On September 25, 1956, with less than a week left before the regular season ended, Cleveland's Early Wynn beat Kansas City for his 20th win. That had no bearing on the American League pennant race since the Yankees had already officially punched their ticket to the Fall Classic. But in a game that did have significant pennant-race implications, Milwaukee's Warren Spahn won his 20th beating Cincinnati, a pretender that had become a real contender. That kept the Braves on top of the National League and all but officially eliminated the Reds from contention. Oh, and Sal Maglie's 12th win of the year kept the Dodgers within half-a-game of the Braves. But Maglie's 12th wasn't just any win. It was a no-hitter.
(60 Years Ago, September 25, 1956)
Wynn's win, however, did not come in the heat of a pennant race since the Cleveland Indians had been officially eliminated nine days earlier when they split a doubleheader with the Yankees. They won their next six games. The fourth of those wins was a 5-hit shutout by Wynn's mound mate, Bob Lemon, on September 19, which made him the second pitcher in the American League, after Chicago's Billy Pierce on September 13, to win 20 games in 1956. Four days after Lemon's shutout, Detroit's Frank Lary ended the Indians' 6-game winning streak with his 20th win of the season.
So, Early Wynn was the fourth American League pitcher to join the 1956 chapter of the 20-win club. The next day, he and Lemon were joined in the 20-win club by their teammate, Cleveland's phenomenal southpaw, Herb Score. It was the third time in six years that the Indians' staff featured three 20-game winners; Bob Feller, Mike Garcia, and Wynn did it for Cleveland in 1951, and Wynn, Garcia, and Lemon in 1952. No other team had as many as three 20-game winners in a single season since the 1931 Philadelphia Athletics with Lefty Grove, George Earnshaw, and Rube Walberg.
Meanwhile, over in the National League, it was 150 games down and just 4 to go when Warren Spahn took the mound at Cincinnati's Crosley Field on September 25, 1956. Not only was he going for his 20th win, which would make for seven 20-win seasons so far in his career, but more importantly, his Braves had the slimmest of leads in a taut three-team pennant race—half a game up on the Dodgers and just 1½ ahead of the Reds.
Once again for the Redlegs, another critical game. They had won six straight since four consecutive losses—two to the Dodgers and two to the Phillies (discussed in the two previous posts)—had seemed to put an end to their pennant ambitions. But Cincinnati didn't fold; instead they picked up three games in the standings. But they had also played 151 games and were down to their final 3. Lose this game, and they would need to win both of their remaining games against the Cubs in Chicago while hoping that the Braves lost all of their final three games against the Cardinals and that the Dodgers won no more than one of their remaining games.
Larry Jansen started for the Reds. Once a premier pitcher for the New York Giants from 1947 to 1951, he was back in the minor leagues in 1955 trying to recover from arm problems. Signed by the Reds before the '56 season started, Jansen pitched for Seattle in the Pacific Coast League before being called up in August to help with the pitching. He won his first two starts—both complete-game victories—but was 0-2 with an 8.40 earned run average since then, dating back to August 24. He had given up 8 runs in his last 10 innings. Reds ace Brooks Lawrence, meanwhile, had not pitched since working in his seventh game in eight days five days before.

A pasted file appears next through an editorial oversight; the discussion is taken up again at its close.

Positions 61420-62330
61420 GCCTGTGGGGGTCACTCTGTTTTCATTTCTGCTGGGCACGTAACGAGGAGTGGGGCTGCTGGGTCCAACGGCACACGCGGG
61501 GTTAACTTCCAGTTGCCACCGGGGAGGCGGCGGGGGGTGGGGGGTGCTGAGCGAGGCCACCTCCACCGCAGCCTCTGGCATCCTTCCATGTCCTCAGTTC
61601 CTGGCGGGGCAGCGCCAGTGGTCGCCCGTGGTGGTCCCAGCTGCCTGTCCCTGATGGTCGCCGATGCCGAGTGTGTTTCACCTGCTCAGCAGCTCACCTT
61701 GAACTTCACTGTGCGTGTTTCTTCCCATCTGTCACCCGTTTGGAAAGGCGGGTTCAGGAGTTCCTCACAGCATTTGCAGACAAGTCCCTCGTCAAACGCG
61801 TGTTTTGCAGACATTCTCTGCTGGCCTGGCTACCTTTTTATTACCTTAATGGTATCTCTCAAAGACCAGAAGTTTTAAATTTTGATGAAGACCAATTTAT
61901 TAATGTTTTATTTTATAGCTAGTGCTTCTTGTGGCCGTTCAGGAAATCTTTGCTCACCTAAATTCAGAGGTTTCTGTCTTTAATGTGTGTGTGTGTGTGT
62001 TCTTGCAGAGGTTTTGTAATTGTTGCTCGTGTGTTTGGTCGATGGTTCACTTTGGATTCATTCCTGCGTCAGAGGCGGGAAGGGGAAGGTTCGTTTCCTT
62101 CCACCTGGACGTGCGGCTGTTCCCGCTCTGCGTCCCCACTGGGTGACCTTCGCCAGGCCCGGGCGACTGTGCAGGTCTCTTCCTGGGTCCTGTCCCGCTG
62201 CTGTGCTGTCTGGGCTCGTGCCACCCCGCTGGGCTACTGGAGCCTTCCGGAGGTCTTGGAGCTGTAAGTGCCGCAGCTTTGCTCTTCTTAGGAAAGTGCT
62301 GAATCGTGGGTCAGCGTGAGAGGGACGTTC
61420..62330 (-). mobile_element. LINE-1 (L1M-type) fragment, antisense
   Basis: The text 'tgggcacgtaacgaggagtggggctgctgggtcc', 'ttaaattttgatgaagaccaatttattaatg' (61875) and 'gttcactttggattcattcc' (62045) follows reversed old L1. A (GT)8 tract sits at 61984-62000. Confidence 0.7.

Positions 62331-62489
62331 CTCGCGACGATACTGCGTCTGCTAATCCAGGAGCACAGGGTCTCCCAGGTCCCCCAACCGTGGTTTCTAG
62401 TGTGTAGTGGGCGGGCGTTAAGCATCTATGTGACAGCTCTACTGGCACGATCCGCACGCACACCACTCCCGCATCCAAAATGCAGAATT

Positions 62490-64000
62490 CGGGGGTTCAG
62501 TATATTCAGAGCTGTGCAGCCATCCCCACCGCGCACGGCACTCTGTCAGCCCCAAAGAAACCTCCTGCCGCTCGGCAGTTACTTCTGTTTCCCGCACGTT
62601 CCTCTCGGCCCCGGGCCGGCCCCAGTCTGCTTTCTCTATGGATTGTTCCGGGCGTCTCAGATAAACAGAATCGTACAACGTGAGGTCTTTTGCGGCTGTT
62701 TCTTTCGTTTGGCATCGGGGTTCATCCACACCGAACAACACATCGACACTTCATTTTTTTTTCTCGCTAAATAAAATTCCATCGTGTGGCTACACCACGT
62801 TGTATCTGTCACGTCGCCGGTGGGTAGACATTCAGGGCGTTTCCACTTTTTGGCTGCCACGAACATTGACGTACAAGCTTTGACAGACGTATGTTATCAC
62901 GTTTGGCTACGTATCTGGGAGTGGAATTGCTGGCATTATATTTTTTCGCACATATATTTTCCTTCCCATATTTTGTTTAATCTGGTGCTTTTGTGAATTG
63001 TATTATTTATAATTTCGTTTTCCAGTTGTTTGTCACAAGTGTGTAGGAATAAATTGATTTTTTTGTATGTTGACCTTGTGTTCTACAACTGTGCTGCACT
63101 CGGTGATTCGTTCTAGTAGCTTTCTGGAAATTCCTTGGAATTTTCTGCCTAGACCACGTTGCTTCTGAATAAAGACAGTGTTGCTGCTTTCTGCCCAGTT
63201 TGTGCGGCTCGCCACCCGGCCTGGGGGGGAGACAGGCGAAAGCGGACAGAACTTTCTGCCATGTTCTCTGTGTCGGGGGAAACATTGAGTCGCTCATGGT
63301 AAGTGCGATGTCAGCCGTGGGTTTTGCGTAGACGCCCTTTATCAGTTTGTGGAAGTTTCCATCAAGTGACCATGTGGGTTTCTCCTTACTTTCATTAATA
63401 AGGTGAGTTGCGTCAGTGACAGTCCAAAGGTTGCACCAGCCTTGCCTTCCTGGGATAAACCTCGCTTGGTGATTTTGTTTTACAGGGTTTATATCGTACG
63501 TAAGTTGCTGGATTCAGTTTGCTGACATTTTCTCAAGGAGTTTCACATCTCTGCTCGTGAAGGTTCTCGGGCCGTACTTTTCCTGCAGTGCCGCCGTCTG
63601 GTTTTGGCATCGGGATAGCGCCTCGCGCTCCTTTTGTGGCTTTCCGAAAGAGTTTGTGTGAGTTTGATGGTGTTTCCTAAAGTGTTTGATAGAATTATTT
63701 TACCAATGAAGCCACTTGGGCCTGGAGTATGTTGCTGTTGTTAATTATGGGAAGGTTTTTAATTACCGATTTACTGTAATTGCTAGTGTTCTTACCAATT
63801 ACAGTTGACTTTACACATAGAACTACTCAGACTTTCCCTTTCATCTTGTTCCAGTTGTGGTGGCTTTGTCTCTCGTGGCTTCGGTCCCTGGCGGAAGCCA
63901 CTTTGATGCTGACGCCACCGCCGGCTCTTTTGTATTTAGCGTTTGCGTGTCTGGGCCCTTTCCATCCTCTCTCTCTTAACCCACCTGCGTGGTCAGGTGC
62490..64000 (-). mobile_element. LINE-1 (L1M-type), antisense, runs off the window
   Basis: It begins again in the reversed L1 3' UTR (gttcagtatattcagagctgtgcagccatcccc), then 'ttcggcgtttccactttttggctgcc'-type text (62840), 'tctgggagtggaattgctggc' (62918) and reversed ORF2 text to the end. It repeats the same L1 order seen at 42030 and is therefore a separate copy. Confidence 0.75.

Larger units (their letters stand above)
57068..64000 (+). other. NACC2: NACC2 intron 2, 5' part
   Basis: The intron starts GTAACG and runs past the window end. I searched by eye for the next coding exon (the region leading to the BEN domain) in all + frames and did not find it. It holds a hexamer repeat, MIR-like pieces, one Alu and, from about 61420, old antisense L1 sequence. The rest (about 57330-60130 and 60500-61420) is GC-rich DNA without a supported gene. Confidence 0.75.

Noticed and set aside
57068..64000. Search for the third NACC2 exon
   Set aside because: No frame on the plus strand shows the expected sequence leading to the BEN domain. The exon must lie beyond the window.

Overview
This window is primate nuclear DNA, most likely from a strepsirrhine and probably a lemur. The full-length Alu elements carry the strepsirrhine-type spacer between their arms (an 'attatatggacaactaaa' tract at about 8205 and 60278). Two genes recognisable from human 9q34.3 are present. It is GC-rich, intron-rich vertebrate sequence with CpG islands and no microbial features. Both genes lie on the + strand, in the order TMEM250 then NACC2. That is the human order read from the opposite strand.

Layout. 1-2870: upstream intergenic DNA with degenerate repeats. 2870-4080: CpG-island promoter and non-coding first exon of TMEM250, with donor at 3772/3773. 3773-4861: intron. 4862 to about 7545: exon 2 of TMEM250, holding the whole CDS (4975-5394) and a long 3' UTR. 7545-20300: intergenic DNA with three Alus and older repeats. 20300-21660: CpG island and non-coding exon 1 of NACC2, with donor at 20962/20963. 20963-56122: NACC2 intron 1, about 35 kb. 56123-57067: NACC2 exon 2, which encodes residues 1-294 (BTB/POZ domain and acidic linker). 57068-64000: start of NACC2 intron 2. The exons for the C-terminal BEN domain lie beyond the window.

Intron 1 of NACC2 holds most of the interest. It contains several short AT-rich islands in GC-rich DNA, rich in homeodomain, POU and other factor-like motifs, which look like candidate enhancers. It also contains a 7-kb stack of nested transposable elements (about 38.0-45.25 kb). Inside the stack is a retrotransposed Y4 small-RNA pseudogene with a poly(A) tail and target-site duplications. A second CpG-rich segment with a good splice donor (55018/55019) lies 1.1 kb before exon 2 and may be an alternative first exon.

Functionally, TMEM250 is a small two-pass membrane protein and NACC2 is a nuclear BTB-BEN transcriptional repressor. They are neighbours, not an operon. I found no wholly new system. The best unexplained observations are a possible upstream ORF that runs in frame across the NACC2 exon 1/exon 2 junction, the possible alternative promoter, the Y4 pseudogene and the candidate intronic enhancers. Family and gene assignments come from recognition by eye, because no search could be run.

Perhaps Cincinnati manager Birdie Tebbetts should have tried Lawrence. Jansen got just 4 outs and gave up 3 runs before he was shown to the showers. After three innings, the Braves led, 6-1. Lawrence pitched two shutout innings later in the game. Spahn was efficient—9 innings, 6 hits, 1 walk, just 2 strikeouts—on his way to becoming the National League's second 20-game in 1956, more than a month after Don Newcombe had won his 20th.
It was also a very good day on the mound for the Dodgers' Sal Maglie. He didn't win his 20th. It was only his 12th win of the year. Not only did he not give up any runs, Maglie also didn't give up any hits. Like Spahn in winning his 20th, Maglie was efficient on the mound, striking out three, walking two, and hitting one, and, of course, no hits.
Maglie took the mound knowing this was a crucial game. Since Carl Furillo's walk-off homer to beat Brooks Lawrence eight days earlier, the Dodgers had lost four of six. If he could pitch his team to a victory and Milwaukee lost, Brooklyn could end the day in first place. The other way around, they'd be 1½ back.
Maglie retired the first eight Phillies he faced before walking the opposing pitcher. The Phillies did not have another base runner until Willie Jones walked to lead off the 8th. He was wiped out in a double play. Maglie also hit Richie Ashburn with a pitch with two outs in the 9th, then got Marv Blaylock to ground out to second to end the game. Roy Campanella's 2-run homer in the 2nd was all that Maglie needed in what was, in the end, a 5-0 Dodgers win to stay within a half-game of the Braves.
It was now 150 games down and just 4 to go for the 1956 Brooklyn Dodgers. With one game left against the fifth-place Phillies, who were 69-81 after being no-hit, and three with the sixth-place Pirates, who were 66-85, while the Braves would be up against a better team—the 74-76 fourth-place Cardinals—Brooklyn, with the same number of losses and one fewer victory than Milwaukee, was in a good position to make up the difference and try to defend their 1955 World Series championship against the Yankees.